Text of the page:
More importantly, where’s the cat-like agility? The Veloster Turbo SE isn’t a particularly rewarding drive for those who like to pilot their hot hatches on the absolute limit. The car uses McPherson strut front suspension with firmer dampers than the standard car but the rear suspension is a coupled torsion beam affair, rather than an independent or multi-link setup. This relatively unsophisticated design is exposed when the car is driven enthusiastically, the car feeling slightly unweildy when pushed hard through corners.

Hyundai has made attempts to improve the steering feel — a noticeable problem in the previous model — by increasing the resistance in the steering wheel but there’s little feedback during cornering. The throttle response is lethargic, too. Plant your foot and it takes a split second for the engine to respond, which isn’t ideal in a car that purports to be sporty.

The Veloster Turbo SE's impressive straight line speed is easily accessible.
The Veloster Turbo SE’s impressive straight line speed is easily accessible.

Equipment & value

The Veloster Turbo SE is blessed with a good number of extra features. That list includes leather-trimmed seats, 18-inch alloys, an 8-speaker stereo with amp and subwoofer, cruise control, Bluetooth connectivity, a multifunction 7-inch touchscreen display with sat-nav, parking sensors, rear parking camera and USB connectivity. The only options you’ll need to consider are the £950 panoramic sunroof (‘panoramic’ is a bit of a stretch as it’s only slightly larger than a normal sunroof) and your paint colour. Hyundai offers white crystal, phantom black with a pearl finish (£445) or matt grey (£525).

Like all Hyundais, the Veloster Turbo SE is backed by the manufacturer’s excellent 5-year triple care assurance package, which includes a five-year unlimited mileage warranty, five years free roadside assistance and five years vehicle health checks.

It comes with more standard equipment than many of its rivals.

Economy & Environment

The Veloster Turbo SE spews CO2 at a rate of 157g/km and returns 40.9mpg on the combined cycle – commendable numbers for a petrol-powered car offering this level of power. The 1.4-litre turbocharged engine in the equivalent Vauxhall Astra GTC 1.6-litre turbo spits 168g/km for its 39.2mpg while producing 180PS. The equivalent VW Scirocco 1.4TSI emits 154g/km, returns 52.8mpg and produces a mere 160PS. It’s worth noting that both the Astra and the Scirocco are available with a greater range of engines, but at this level the Hyundai has them both licked.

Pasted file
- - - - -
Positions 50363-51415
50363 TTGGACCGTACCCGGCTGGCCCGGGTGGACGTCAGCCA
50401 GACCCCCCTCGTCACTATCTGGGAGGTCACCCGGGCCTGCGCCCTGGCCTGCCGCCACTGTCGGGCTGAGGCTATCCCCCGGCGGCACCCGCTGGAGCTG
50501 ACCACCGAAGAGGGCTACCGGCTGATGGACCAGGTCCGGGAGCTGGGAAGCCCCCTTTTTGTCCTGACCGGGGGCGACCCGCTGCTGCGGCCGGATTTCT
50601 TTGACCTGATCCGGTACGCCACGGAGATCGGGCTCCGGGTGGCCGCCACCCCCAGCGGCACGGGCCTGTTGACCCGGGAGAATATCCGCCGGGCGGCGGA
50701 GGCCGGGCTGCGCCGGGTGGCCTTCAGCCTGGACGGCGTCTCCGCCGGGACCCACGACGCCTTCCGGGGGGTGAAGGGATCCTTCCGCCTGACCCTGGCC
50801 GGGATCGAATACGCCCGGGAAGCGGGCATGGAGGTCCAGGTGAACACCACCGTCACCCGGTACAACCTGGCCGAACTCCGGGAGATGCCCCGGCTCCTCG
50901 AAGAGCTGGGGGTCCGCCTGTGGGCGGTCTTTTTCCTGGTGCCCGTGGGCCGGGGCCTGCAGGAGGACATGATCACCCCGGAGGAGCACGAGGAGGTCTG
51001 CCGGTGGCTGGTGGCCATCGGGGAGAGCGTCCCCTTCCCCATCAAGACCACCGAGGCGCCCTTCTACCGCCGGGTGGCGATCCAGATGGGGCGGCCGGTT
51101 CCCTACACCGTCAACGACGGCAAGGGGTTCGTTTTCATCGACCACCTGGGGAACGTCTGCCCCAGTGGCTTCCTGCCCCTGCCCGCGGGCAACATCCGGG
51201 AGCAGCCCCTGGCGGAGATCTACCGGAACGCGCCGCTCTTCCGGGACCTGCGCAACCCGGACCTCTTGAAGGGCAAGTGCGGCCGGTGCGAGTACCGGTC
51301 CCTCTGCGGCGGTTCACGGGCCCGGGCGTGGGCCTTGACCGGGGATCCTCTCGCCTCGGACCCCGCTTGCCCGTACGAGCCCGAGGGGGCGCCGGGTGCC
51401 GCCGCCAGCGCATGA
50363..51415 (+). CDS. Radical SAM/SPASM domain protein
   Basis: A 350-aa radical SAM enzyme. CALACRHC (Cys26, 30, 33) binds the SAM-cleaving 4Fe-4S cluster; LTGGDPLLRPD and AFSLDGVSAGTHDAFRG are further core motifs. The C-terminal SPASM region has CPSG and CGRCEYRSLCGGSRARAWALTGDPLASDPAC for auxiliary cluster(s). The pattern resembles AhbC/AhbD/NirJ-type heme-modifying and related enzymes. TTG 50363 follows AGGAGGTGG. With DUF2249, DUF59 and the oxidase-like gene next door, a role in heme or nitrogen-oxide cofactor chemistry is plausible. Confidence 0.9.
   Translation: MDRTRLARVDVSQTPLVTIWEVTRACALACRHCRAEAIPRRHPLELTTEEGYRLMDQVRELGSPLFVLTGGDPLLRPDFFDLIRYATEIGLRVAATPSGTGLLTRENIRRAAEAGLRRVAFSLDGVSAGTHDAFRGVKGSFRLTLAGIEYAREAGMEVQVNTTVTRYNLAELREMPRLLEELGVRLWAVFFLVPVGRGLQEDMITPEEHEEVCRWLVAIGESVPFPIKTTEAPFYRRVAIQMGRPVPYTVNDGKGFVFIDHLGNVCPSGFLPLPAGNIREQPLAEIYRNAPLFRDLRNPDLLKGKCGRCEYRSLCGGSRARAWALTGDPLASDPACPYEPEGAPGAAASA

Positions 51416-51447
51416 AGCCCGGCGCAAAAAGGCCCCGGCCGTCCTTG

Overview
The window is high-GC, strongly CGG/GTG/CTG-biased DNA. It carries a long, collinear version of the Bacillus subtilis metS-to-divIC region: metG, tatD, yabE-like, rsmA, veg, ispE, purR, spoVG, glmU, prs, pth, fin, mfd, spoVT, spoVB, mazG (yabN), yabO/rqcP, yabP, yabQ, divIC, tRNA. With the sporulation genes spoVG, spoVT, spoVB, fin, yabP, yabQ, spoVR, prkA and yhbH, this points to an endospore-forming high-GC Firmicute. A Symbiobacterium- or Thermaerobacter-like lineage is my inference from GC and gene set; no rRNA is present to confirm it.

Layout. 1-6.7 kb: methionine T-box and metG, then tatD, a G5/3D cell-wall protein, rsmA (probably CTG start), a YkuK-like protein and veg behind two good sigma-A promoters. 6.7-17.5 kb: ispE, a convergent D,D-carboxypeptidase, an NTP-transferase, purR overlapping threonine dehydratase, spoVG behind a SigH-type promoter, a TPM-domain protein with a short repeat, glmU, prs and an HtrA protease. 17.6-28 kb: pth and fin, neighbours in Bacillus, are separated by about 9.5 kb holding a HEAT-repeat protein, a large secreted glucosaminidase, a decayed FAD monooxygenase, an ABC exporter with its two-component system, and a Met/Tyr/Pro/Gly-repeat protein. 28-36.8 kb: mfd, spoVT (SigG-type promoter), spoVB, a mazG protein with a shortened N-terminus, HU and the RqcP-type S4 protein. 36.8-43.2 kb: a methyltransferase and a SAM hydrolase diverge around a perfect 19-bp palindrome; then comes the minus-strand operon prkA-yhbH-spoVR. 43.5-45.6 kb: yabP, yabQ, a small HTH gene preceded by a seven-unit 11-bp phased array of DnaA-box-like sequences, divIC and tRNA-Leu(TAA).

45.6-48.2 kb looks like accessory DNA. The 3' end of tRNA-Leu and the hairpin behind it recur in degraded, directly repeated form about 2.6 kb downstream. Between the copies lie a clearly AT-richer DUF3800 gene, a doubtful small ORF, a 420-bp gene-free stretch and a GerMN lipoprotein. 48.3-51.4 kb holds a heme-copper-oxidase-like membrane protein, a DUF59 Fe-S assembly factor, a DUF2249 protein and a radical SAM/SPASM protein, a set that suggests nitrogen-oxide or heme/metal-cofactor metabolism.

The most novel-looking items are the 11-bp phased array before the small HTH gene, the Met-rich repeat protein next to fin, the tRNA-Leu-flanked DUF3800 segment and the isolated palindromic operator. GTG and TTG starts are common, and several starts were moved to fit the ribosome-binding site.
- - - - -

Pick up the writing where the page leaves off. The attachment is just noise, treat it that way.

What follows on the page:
It's a fairly spacious, practical thing -- aided by the fact it has two doors on the passenger side.

Safety

The standard Veloster earned a five-star Euro NCAP rating, so we can expect similar safety performance from the Veloster Turbo SE. Its ABS brakes feature brake assist, which applies more braking force when it thinks you aren’t braking hard enough to avert an accident, hill assist control to prevent the car rolling backwards on hills when shifting your foot from the brake to the clutch, and vehicle stability management comes as standard. Six airbags should cushion the blow should the worst happen.

It's a head-turning alternative to the usual suspects.

Conclusion

The Hyundai Veloster Turbo SE is an improvement on the standard Veloster in many ways. It’s more attractive, comes with more equipment and is better to drive. Keen wheelmen (and wheelwomen) may be disappointed with the relatively unsophisticated handling characteristics as even the standard Hyundai i30 shows more potential in this regard. However for those who want to stand out from the Astra GTC and VW Scirocco-owning crowd, the Veloster Turbo SE is worthy of consideration.

Key specs

Model tested: Hyundai Veloster Turbo SE
Engine: 1.6-litre turbocharged petrol
Power: 184bhp
Torque: 265Nm
Acceleration: 0-62 in 8.4 seconds
Top speed: 133mph
Economy: 78.4mpg
Emissions: 157g/km CO2
Price: £21,995

Verdict: